Radical British rockers The Manic Street Preachers are to give a free concert in Havana this weekend.
Officials say it will be the highest-profile gig by a Western group in communist-run Cuba since 1979 when Billy Joel played there.
The three-man band, from Wales, will perform at the 5,000-seat Karl Marx theatre on Saturday, on the same stage where President Fidel Castro delivers many of his speeches.
The Manic Street Preachers "profess a special interest and admiration for Cuba, which is why they are giving such importance and showing such emotion over their first time in front of the Cuban people," the local Cuban Music Institute said in a statement.
The event, organised by the institute and Cuba's Culture Ministry, is invitation-only.
The audience will be made up of members of youth organisations, universities and local music circles.
"They are playing freely in Cuba, so we are not charging anything, and there is not going to be any economic benefit from this concert," an institute official said.
A statement released by the Manic Street Preachers, however, said tickets would cost 25 cents each -- a typical price for a show in Cuba where culture is heavily subsidised by the state.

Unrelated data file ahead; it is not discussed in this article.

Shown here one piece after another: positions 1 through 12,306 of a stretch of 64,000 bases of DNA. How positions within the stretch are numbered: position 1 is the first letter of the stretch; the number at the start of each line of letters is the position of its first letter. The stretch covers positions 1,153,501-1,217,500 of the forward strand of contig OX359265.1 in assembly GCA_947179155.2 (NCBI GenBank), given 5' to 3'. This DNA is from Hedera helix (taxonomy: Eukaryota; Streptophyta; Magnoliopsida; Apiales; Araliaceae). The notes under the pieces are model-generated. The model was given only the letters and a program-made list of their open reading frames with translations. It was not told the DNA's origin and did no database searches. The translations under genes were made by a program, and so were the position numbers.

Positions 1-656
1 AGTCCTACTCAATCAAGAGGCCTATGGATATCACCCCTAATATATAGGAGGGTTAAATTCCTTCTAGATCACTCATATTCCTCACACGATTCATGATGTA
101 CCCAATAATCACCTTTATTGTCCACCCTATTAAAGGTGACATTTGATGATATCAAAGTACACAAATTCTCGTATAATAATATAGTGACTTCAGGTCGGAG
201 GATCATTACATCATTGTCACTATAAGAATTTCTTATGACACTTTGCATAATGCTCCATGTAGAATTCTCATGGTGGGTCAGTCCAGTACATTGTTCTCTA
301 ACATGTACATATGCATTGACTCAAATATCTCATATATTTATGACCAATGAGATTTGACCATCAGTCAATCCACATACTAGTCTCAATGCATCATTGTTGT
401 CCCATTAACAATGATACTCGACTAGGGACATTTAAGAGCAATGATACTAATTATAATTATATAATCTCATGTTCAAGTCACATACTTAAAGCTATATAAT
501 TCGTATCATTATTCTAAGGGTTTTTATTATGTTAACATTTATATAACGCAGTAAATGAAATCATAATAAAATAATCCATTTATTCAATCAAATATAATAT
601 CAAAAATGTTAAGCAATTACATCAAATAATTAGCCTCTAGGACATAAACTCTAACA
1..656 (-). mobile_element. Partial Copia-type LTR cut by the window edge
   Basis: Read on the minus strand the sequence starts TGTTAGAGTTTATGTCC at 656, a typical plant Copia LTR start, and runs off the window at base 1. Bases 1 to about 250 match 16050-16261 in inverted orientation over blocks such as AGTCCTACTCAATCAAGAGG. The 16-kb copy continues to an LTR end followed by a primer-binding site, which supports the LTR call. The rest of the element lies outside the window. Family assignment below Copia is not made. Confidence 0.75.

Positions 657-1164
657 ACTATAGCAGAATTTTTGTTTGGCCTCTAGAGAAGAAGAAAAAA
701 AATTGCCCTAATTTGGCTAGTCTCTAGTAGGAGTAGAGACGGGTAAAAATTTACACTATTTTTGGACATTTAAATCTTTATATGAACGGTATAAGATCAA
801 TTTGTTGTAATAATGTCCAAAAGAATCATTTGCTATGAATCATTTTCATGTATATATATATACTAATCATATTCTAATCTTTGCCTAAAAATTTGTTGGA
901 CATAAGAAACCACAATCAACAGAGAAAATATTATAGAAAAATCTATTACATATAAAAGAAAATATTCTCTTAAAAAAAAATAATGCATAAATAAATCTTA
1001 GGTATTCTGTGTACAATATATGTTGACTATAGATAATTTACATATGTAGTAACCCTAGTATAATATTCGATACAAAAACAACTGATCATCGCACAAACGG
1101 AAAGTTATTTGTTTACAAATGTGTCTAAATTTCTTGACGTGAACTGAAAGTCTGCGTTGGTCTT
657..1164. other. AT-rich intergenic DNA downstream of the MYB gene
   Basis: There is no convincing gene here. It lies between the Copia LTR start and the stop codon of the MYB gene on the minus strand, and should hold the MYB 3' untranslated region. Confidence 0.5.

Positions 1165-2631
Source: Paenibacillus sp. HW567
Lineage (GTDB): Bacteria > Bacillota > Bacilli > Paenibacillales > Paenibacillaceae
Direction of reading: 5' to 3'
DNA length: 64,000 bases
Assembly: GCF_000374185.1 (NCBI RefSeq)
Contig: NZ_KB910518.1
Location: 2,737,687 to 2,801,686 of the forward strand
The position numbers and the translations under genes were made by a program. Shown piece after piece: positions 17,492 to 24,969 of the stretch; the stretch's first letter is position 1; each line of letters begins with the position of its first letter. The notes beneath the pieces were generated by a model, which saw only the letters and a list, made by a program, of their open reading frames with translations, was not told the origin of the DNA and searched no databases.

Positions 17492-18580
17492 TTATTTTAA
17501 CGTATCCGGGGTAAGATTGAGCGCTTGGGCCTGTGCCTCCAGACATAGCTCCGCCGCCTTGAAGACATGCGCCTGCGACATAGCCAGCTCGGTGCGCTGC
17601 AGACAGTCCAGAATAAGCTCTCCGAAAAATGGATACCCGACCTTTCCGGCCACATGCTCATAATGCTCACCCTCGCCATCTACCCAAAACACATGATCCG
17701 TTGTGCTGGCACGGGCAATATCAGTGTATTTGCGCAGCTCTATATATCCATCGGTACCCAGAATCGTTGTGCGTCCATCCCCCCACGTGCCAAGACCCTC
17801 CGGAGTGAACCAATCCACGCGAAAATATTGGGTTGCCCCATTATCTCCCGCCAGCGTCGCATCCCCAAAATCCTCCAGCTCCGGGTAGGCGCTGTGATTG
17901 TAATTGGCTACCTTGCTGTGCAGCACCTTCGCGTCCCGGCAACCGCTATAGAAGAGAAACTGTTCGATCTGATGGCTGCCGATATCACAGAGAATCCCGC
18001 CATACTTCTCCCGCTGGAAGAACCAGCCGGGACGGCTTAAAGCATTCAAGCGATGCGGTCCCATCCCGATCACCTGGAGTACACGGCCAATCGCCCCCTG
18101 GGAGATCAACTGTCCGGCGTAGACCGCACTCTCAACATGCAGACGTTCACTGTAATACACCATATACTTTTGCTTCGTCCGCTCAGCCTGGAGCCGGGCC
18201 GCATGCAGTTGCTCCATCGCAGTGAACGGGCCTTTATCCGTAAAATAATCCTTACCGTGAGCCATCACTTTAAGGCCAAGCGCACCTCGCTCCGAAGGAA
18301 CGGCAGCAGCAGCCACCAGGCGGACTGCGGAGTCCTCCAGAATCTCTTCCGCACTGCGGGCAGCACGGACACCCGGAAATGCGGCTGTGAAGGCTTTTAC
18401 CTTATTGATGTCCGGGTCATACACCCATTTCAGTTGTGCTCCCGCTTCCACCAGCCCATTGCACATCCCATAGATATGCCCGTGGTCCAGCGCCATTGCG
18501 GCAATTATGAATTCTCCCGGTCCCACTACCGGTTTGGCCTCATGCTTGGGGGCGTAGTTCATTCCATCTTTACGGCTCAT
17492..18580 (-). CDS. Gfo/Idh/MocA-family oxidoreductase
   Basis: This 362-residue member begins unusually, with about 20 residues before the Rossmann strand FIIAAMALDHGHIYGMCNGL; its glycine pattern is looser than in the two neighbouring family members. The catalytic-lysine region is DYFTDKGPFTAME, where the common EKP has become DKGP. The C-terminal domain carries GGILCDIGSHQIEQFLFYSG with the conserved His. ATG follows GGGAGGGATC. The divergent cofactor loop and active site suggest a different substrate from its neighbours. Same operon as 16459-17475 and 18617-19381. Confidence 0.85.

Western rock music was frowned upon as a "decadent influence" in the early days after Castro's Revolution, and some Cubans today recall being harassed for having long hair or being caught listening to the Beatles.
But that attitude has changed lately. Castro recently inaugurated a statue in honour of murdered Beatle John Lennon, calling him a fellow revolutionary persecuted by the CIA.
"This is the biggest concert by a Western band in Cuba for about 20 years, and we are delighted it is British," said Michael White of the British Council, a UK cultural promotion agency helping to organise the concert.
British media reported The Manic Street Preachers will unveil their sixth album, Know Your Enemy, in Havana.
"It could be a disaster," bass player Nicky Wire was quoted as saying. "There might be no PA or whatever but it's the idea that it is a bit of an adventure."
The band reportedly chose Cuba because it was the "last place that holds out against the Americanisation of the world."
The U.S. government has maintained strict foreign sanctions against Castro's regime for four decades.